Backflow Prevention Device. An approved safety device used to prevent pollution or contamination of the irrigation water supply due to backflow from the irrigation system.

    Belled (Pipe). Pipe which is enlarged at one end so that the spigot end of another length of pipe can be inserted into it during the assembly of a pipeline.

    Block (of sprinklers). A group of sprinklers controlled by one valve. Also called zones or subunits.

    Block System. An irrigation system in which several groups of sprinklers are controlled by one valve for each group.

    Bubbler Irrigation. The application of water to the soil surface or a container as a small stream or fountain. Bubbler emitter discharge rates are greater than the 0.5 to 2 gph characteristic of drip emitters, but generally less than 60 gph.

    Check Valve. A valve which permits water to flow in one direction only.

    Chemical Water Treatment. The addition of chemicals to water to make it acceptable for use in irrigation systems

    Chemigation. The application of water soluble chemicals by mixing or injecting with the water applied through an irrigation system.

    Contractor. Any person who engages in the fabrication and installation of any type of irrigation system on a contractual basis in accordance with all stipulations receiving his compensation.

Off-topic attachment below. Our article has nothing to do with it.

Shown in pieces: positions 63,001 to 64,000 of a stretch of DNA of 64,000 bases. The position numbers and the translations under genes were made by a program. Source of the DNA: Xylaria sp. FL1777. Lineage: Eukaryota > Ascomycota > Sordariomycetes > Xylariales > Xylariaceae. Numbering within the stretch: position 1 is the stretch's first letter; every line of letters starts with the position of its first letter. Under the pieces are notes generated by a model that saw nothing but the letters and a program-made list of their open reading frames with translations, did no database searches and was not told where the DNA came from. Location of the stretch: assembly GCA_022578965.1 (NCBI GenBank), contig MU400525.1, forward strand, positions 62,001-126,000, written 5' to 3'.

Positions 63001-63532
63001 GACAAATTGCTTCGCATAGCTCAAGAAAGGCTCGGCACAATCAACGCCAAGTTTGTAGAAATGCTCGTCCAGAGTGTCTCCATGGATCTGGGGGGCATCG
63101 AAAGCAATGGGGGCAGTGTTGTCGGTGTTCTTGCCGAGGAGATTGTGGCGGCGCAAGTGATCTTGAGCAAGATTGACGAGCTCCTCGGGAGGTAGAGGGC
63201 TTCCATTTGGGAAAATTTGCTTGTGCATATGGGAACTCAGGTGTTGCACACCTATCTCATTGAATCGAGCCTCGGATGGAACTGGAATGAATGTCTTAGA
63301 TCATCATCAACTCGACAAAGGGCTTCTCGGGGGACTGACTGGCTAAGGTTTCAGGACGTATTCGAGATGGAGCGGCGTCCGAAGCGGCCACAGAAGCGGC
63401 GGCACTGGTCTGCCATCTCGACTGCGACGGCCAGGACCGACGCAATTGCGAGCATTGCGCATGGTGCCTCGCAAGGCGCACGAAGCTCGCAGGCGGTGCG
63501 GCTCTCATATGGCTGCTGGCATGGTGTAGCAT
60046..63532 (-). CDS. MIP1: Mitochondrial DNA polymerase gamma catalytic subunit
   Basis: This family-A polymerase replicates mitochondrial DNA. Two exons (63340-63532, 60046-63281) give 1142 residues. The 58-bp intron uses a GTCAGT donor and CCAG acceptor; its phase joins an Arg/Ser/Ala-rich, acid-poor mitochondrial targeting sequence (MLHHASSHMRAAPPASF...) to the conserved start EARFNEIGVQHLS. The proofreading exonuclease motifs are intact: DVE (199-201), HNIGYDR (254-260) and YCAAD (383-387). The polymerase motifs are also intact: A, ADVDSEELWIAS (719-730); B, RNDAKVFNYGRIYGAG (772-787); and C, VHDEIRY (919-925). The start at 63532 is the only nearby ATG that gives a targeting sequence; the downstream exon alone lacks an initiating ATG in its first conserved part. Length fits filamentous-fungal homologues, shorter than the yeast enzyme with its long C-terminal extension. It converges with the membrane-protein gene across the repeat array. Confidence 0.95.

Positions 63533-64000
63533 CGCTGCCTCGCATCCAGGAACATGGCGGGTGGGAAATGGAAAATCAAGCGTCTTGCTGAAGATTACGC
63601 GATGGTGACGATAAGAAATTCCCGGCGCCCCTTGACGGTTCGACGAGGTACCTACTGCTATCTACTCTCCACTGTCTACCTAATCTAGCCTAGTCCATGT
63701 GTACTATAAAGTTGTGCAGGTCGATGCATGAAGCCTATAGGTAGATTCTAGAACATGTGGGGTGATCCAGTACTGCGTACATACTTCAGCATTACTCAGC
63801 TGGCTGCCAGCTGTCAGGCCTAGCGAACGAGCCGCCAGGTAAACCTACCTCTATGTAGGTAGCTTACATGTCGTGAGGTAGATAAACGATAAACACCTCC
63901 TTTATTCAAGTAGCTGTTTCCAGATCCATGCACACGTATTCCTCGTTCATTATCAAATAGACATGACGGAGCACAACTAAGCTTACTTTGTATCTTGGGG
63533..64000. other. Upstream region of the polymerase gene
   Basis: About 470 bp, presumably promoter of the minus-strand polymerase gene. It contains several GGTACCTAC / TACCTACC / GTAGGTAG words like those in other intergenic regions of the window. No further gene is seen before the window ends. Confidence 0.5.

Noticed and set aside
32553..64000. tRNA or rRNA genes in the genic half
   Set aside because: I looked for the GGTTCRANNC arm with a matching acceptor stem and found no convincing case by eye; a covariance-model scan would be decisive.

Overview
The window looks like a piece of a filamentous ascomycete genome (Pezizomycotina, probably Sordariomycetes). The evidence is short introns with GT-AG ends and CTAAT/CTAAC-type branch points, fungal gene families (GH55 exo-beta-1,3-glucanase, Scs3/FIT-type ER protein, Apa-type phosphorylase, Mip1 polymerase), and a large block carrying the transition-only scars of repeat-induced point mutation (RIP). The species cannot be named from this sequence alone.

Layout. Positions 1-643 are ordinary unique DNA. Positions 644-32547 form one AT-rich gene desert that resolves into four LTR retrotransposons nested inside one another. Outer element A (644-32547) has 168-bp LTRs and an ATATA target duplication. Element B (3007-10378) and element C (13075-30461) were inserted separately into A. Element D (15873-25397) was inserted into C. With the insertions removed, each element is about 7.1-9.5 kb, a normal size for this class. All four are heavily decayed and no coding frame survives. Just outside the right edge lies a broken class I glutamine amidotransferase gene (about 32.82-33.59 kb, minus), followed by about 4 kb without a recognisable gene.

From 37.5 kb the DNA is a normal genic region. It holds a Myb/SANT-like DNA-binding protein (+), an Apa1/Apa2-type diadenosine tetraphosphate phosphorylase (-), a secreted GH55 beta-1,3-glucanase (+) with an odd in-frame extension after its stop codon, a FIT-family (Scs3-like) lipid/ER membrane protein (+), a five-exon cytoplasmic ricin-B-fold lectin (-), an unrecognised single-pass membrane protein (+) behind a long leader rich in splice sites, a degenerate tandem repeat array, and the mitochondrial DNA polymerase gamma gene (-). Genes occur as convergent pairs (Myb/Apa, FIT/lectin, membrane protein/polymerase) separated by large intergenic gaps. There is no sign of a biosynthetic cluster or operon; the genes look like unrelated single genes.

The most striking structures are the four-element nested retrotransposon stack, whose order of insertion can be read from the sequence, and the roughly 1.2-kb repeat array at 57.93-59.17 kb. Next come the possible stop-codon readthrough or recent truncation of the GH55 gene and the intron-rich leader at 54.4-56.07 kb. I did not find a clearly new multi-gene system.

Control Lines. Hydraulic or electrical lines which carry signals (to open and close the valves) from the controller to the automatic valves.

    Controller. The timing mechanism and its mounting box. The controller signals the automatic valves to open and close on a pre-set program or based on sensor readings.

    Coverage. Refers to the way water is applied to an area.

    Cycle. Refers to one complete run of a controller through all programmed controller stations.

    Demand (or irrigation demand). Refers to the irrigation requirements of the irrigated area. Demand primarily depends on the type of crop, stage of growth, and climatic factors.

    Design Area. The specific land area to which water is to be applied by an irrigation system.

    Design Emission Uniformity. An estimate of the uniformity of water application with an irrigation system.

    Design Pressure. The pressure at which the irrigation system or certain components are designed to operate. The irrigation system design pressure is that measured at the pump discharge or entrance to the system if there is no pump, and a zone design pressure is the average operating pressure of all emitters within that zone.